Christian leaders Eric Metaxas, David French debate evangelicals and Trump

(Left to right) David French and Eric Metaxas debate the evangelical case for Donald Trump during the Q 2020 Virtual Summit, hosted by Gabe Lyons.
(Left to right) David French and Eric Metaxas debate the evangelical case for Donald Trump during the Q 2020 Virtual Summit, hosted by Gabe Lyons. | Q Conference

Two popular Christian figures, Eric Metaxas and David French, recently debated the evangelical case for and against President Donald Trump. 

French, The Dispatch senior editor, is a self-described conservative “Never Trumper,” while Metaxas, a conservative radio host and author, has been outspoken about his support of the Trump administration. 

Opening the debate moderated by Gabe Lyons during last week’s Q 2020 Virtual Summit, Metaxas explained that while he “hated” and “despised” Trump before the primaries, his mindset changed as he penned an op-ed for the New Yorker “lightly mocking” the now-president. 

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“I began to see him differently,” he said. “I was born in Queens, my family is working class. Something connected me with him, as though I was listening to a Jackie Mason or to some comedian who communicates in a different way ... I began to shift and began actually to be open to the idea that maybe he could, you know, represent Americans.”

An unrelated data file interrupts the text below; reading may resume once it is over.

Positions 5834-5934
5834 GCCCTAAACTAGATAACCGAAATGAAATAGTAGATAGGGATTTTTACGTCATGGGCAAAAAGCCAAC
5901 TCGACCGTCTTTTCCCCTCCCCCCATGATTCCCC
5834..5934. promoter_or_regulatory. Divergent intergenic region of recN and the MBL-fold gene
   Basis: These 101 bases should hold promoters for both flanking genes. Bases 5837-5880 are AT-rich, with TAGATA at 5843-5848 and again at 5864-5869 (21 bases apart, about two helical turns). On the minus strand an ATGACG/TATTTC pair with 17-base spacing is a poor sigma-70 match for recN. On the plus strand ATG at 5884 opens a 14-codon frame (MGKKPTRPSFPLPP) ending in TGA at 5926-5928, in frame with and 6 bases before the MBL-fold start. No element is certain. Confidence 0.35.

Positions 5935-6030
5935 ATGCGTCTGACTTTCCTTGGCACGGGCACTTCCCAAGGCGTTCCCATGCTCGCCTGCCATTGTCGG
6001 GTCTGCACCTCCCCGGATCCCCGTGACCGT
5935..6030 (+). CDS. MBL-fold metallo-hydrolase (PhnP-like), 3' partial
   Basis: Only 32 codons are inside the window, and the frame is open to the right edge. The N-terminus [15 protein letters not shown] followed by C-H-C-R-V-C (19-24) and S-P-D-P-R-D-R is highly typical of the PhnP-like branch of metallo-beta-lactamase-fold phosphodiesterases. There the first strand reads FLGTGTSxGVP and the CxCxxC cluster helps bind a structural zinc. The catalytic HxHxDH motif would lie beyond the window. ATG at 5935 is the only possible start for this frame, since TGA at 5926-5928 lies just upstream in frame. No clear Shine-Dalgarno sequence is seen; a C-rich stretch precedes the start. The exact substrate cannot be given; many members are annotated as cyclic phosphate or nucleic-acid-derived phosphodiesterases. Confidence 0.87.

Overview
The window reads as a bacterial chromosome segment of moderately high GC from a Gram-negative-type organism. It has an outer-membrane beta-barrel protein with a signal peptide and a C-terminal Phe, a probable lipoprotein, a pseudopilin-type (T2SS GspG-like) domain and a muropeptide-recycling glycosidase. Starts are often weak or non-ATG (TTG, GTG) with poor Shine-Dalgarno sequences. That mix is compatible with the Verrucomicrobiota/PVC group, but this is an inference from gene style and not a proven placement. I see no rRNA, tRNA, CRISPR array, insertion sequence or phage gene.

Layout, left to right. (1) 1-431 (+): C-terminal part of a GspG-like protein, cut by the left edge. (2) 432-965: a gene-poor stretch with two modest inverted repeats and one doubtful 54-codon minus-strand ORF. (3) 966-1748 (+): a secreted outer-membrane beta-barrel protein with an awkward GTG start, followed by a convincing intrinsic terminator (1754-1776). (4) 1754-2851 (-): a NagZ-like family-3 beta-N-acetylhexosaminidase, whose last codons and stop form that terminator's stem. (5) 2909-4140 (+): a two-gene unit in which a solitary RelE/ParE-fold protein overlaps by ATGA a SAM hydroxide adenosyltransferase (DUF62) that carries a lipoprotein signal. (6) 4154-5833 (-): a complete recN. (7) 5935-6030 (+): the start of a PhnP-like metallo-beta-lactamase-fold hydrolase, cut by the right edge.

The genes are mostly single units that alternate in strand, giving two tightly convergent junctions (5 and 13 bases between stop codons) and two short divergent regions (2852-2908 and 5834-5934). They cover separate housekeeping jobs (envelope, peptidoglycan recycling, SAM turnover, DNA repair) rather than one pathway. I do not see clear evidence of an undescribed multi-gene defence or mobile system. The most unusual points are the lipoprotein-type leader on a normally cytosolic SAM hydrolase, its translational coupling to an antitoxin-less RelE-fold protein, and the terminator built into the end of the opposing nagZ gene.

Metaxas pointed out that famed theologian Martin Luther “was a maniac” who communicated in a “crazy way” that allowed him to connect with people who felt disenfranchised.

“I think when you see Trump in that context, things change,” he said. “The question is, can we see him in that context?”

The best-selling author also explained why he continued to support Trump after the Access Hollywood tape dropped in 2016 containing his lewd remarks about women. 

According to Metaxas, the “viciousness” of the opposition to Trump drove him deeper into his support of the then-nominee. He argued that such opposition was hypocritical, adding: “Who among us has not said horrifying things?”

“That level of viciousness blew my mind and made me think, perhaps I am missing something here. And perhaps, God chose Trump to shame the Church,” he said. “The Church had not been living out its faith in a way that was changing the world, that was sacrificial ... and that God, as He often does, reaches outside the camp to someone that will make our heads explode, and chooses him to shame us, to fight, because we decline to fight.”